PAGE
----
Becky’s Fund says Goodbye to Chrisanthe TheodorakakisFebruary 5, 2015
Over the past four months at Becky’s Fund I have learned many valuable lessons about nonprofit work, domestic violence issues, and about myself. When I first began working with Becky’s Fund I knew that domestic violence was an important, under-discussed issue in our society. After spending time researching current issues, working directly with several survivors, and getting involved with the educational programs Becky’s Fund offers, I understand that domestic violence is one of the most complex, emotional, frightening experiences an individual can go through. The most important thing I have come to understand, though, is that domestic violence is preventable and that it will take more than just a few passionate individuals at a nonprofit to stop it.
This is the reason I have so thoroughly enjoyed my experience at Becky’s Fund. Although some days were emotional or tiring when working with survivors, it was extremely rewarding to know that I was one part of an incredible force of good. Of course, the work Becky’s Fund does with survivors is amazing. I was able to see several women make great progress over several months through finding their own new homes, coming out of homelessness, becoming financially independent, and gaining the confidence to say that they were no longer a victim, but a true survivor. This aspect of my role at Becky’s Fund truly warmed my heart. But I believe that the most important way that this organization makes an impact is through the educational programs that help to shake our society’s old standards and attitudes.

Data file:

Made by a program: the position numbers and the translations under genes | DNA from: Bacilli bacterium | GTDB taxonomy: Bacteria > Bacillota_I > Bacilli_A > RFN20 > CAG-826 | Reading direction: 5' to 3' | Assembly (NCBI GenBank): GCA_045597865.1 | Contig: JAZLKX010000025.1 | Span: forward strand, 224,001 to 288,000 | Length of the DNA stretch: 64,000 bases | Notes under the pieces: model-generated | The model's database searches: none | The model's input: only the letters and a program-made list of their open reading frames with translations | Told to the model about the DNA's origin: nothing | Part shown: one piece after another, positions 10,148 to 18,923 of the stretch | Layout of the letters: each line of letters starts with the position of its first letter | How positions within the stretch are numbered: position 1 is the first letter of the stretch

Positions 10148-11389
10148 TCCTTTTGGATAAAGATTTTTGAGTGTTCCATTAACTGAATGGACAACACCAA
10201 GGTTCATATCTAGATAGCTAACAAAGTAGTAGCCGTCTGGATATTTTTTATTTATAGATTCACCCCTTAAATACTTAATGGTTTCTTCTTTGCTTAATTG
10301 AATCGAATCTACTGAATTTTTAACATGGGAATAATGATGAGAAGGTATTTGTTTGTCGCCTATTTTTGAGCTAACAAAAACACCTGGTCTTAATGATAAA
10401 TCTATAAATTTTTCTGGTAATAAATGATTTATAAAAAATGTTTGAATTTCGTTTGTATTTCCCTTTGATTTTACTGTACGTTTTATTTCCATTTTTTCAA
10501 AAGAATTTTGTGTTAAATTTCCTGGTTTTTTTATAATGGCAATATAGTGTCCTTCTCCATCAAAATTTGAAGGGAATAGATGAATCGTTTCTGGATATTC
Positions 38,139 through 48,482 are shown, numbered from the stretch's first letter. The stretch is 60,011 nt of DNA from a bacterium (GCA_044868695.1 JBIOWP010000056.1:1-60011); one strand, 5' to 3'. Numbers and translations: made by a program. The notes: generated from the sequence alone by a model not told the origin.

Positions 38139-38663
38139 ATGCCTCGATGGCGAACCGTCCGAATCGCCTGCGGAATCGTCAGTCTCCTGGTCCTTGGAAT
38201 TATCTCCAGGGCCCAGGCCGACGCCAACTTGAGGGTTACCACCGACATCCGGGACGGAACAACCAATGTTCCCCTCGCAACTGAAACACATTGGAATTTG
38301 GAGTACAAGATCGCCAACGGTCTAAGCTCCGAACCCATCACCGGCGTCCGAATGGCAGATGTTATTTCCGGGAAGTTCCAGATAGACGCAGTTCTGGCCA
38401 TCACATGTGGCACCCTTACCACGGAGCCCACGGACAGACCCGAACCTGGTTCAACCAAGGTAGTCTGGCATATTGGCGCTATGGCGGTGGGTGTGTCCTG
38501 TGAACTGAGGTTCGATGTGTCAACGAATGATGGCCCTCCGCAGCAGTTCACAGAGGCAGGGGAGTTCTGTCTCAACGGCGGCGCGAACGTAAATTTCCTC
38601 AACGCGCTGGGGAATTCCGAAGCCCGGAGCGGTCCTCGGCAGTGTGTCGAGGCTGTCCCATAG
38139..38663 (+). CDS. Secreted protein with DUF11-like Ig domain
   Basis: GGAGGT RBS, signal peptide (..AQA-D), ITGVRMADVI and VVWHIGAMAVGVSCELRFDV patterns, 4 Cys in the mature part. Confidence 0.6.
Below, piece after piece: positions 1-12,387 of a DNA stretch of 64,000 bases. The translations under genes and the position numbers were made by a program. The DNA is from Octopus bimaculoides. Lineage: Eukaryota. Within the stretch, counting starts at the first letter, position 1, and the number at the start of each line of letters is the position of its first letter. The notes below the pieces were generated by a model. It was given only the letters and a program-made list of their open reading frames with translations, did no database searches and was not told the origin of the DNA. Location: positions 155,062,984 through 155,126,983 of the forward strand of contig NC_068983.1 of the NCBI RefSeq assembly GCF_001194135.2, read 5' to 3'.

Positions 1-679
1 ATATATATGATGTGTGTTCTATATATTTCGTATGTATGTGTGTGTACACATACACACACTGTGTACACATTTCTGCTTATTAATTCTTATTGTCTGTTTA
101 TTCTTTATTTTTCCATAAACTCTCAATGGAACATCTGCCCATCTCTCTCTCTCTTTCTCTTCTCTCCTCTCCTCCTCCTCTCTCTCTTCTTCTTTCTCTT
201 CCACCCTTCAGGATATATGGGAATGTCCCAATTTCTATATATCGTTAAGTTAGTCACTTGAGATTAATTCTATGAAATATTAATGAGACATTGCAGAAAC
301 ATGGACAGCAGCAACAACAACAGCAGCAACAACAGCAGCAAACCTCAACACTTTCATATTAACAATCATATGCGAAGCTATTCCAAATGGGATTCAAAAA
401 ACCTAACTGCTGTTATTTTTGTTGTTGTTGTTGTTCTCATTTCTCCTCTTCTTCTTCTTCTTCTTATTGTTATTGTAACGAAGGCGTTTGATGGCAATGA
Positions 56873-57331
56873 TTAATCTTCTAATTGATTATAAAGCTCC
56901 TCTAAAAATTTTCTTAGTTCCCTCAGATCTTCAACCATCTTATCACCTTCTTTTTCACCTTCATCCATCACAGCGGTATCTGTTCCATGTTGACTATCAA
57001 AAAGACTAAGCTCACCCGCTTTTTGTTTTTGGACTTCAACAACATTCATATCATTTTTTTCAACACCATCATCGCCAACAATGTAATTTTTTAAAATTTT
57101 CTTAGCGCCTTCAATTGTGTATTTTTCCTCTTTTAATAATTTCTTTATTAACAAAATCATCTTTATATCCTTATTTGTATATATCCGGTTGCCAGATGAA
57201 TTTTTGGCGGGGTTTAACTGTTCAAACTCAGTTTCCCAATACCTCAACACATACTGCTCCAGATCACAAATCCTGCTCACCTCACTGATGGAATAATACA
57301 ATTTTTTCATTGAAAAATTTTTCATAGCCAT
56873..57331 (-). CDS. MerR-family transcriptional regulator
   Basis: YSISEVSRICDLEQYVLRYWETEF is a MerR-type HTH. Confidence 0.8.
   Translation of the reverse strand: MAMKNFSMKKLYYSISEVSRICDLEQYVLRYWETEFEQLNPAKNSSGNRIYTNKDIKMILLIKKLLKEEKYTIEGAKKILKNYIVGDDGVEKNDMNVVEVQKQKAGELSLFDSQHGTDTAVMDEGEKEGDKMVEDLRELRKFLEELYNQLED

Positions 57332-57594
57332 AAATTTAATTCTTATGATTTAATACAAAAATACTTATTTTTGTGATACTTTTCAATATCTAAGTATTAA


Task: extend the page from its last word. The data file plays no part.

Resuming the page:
By working with the Men of Code program, in particular, I was able to see success and progress from two important perspectives. Seeing the Men of Code students in their art workshop, opening up to their peers and mentors about their deepest feelings and expressing themselves through creating art was inspiring. Working with Becky’s Fund has changed the way those boys think about themselves, their peers, relationships, and respecting women. Additionally, the Men of Code Mentorship Program showed me that there are men of all backgrounds, ages, and interests who are willing to spend time investing in the lives of these young men. When I saw these two groups come together, it made me hopeful that people do care and are ready and willing to make a difference.
I believe that Becky’s Fund has touched the lives of many people, from the participants in the educational programs, to the attendees of fundraisers and events that promote awareness, the staff and volunteers, and the survivors themselves. The most important thing I learned here is that the more people we can get involved through talking and thinking about this issue, the greater our chances are of achieving the goal of seeing a world free from domestic violence. I am so fortunate to have had this eye opening experience and will continue to be an advocate for this issue in my daily life.